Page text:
Kipnis warrants attention in leagues of all sizes. The decision as to whether or not to stash him now as opposed to hoping to beat leaguemates to the wire should be dictated by league size and bench flexibility, as well as level of prospect awareness of your competitors. The more competitive and deep the league, the better idea it is to utilize a bench spot stashing him. Comparing Dustin Ackley and Jason Kipnis head-to-head, I believe Kipnis will outperform last year’s number two pick in the amateur draft this year in standard fantasy formats.

Josh is a graduate of SUNY Cortland's Sport Management program, and an aspiring fantasy writer. You can catch up with Josh in the Cafe Forums where he posts as B-Chad. You can also follow his work at The Hardball Times and follow him on Twitter (BChad50).
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3 Responses to “Future Rookies: Week 11”

  1. TheDanBeyer says:

    Awesome SUNY system!

    Anyway, curious as to the numbers you project these guys to have in the majors?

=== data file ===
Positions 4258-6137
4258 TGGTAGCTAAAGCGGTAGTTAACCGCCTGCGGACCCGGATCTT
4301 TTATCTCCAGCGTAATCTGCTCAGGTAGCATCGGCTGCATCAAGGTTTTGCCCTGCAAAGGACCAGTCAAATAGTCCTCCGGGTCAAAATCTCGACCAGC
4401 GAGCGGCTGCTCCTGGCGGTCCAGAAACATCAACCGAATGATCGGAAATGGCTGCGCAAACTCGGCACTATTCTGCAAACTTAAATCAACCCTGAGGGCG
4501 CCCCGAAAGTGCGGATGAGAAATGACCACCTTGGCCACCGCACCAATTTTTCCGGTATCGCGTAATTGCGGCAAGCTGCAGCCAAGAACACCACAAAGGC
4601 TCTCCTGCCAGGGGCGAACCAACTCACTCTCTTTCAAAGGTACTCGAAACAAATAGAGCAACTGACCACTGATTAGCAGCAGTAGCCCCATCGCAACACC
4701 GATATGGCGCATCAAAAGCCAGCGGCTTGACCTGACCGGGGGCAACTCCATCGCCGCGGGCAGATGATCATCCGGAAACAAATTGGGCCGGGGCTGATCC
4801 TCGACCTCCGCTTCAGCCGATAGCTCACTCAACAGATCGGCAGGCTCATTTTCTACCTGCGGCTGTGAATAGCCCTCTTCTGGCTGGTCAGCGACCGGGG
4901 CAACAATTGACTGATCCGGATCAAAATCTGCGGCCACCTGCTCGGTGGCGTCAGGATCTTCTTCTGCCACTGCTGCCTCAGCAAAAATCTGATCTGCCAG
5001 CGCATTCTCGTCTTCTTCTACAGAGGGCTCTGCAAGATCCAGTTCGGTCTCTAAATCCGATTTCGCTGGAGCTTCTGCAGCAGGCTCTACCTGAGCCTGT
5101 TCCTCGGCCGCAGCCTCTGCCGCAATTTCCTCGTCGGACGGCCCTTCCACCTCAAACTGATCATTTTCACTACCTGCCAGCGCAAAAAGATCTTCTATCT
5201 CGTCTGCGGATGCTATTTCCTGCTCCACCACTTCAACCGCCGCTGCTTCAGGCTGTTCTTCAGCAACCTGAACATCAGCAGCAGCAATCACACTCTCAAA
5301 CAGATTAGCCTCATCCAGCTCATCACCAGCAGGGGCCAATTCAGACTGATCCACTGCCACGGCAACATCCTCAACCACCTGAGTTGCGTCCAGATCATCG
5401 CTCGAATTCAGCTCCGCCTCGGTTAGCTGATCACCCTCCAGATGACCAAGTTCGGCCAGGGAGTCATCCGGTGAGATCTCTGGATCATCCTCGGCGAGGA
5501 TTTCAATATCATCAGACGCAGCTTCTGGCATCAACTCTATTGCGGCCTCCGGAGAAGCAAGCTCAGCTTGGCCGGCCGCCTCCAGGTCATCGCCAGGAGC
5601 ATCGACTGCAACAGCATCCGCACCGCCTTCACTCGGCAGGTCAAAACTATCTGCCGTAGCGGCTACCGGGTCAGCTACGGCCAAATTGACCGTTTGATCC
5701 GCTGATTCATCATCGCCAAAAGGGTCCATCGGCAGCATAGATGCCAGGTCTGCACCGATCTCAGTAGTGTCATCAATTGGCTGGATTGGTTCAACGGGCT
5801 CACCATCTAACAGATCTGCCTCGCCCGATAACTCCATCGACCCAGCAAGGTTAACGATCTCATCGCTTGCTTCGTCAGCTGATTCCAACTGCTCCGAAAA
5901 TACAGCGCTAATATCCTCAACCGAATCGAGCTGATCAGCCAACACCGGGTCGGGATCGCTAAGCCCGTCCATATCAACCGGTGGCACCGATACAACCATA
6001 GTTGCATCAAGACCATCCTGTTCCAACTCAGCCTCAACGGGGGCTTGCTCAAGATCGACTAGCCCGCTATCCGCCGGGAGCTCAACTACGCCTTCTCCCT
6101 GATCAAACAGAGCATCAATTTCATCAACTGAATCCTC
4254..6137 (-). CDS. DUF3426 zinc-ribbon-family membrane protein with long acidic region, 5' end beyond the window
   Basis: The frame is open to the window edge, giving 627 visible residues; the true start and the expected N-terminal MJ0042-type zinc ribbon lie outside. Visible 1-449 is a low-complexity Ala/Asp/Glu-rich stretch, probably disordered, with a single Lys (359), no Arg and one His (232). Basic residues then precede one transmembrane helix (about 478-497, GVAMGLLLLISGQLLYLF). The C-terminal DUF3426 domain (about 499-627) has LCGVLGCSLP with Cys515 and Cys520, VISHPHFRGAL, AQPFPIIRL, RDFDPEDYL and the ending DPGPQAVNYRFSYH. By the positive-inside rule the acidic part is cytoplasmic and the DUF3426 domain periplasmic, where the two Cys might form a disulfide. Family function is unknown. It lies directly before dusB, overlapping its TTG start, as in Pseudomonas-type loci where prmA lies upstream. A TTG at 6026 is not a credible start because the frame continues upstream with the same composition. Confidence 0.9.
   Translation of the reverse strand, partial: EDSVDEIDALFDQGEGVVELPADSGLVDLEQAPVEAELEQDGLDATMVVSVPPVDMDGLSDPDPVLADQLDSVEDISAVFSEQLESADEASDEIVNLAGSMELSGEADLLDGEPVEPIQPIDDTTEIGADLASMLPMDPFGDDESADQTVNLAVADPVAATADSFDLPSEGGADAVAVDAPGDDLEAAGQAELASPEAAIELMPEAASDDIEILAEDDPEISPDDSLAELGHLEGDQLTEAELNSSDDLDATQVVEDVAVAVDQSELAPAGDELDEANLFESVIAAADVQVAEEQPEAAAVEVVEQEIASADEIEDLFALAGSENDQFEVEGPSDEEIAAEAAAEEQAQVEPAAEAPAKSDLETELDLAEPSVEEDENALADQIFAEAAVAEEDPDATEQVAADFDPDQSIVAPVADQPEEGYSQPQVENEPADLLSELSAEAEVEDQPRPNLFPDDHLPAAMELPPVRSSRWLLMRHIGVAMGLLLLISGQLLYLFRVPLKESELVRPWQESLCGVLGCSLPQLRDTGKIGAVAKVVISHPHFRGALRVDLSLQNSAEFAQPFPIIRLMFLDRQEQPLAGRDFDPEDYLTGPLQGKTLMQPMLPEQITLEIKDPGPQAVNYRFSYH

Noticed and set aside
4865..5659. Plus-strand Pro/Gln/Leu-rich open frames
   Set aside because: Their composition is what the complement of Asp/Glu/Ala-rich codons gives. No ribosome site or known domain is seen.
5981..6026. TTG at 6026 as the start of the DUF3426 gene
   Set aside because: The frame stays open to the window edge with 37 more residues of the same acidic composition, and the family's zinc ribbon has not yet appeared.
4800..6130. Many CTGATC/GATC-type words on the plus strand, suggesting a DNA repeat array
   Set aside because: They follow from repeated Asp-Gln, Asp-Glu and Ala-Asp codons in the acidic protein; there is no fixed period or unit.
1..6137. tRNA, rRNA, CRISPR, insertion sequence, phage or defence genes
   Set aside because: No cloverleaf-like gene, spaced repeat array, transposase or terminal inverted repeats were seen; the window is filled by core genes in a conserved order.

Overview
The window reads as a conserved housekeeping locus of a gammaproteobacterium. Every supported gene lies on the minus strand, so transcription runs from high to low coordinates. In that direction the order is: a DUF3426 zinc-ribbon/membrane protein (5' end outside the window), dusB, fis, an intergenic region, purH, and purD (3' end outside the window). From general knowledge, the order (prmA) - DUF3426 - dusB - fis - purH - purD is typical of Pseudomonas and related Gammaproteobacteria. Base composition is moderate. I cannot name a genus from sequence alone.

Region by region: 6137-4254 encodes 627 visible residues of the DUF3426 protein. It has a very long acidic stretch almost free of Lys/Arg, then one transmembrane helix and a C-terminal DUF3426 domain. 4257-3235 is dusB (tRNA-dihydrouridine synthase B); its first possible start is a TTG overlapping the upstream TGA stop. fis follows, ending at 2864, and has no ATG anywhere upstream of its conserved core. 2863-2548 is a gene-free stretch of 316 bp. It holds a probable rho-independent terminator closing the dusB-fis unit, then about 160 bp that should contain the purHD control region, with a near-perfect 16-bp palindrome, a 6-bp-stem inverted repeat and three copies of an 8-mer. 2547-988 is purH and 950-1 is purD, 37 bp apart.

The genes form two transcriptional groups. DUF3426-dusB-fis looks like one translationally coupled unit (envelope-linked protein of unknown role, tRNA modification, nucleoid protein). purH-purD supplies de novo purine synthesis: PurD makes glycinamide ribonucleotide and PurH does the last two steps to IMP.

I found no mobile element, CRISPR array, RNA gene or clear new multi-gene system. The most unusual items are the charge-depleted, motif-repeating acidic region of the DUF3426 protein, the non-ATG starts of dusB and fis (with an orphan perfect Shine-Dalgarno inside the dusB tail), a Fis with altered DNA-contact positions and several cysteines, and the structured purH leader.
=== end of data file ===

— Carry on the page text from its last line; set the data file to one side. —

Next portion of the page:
Also, what do you think of Ackley in the majors?

  2. B-Chad says:

    Perhaps an aggressive projection for Goldschmidt, but I’d say a Mike Stanton type pace and debut wouldn’t surprise me. Both have plus-power tools, and each has shown a propensity for whiffs (though Goldscmidt’s whiffed significantly less in Double-A this year than Stanton did last year, so perhaps even more average for Goldschmidt). Short term is where the comparison ends though, as Stanton was a true blue chip prospect and Goldschmidt didn’t even crack his team’s top-10 coming into the season. Not to say that players can’t turn into superb prospects out of the blue though.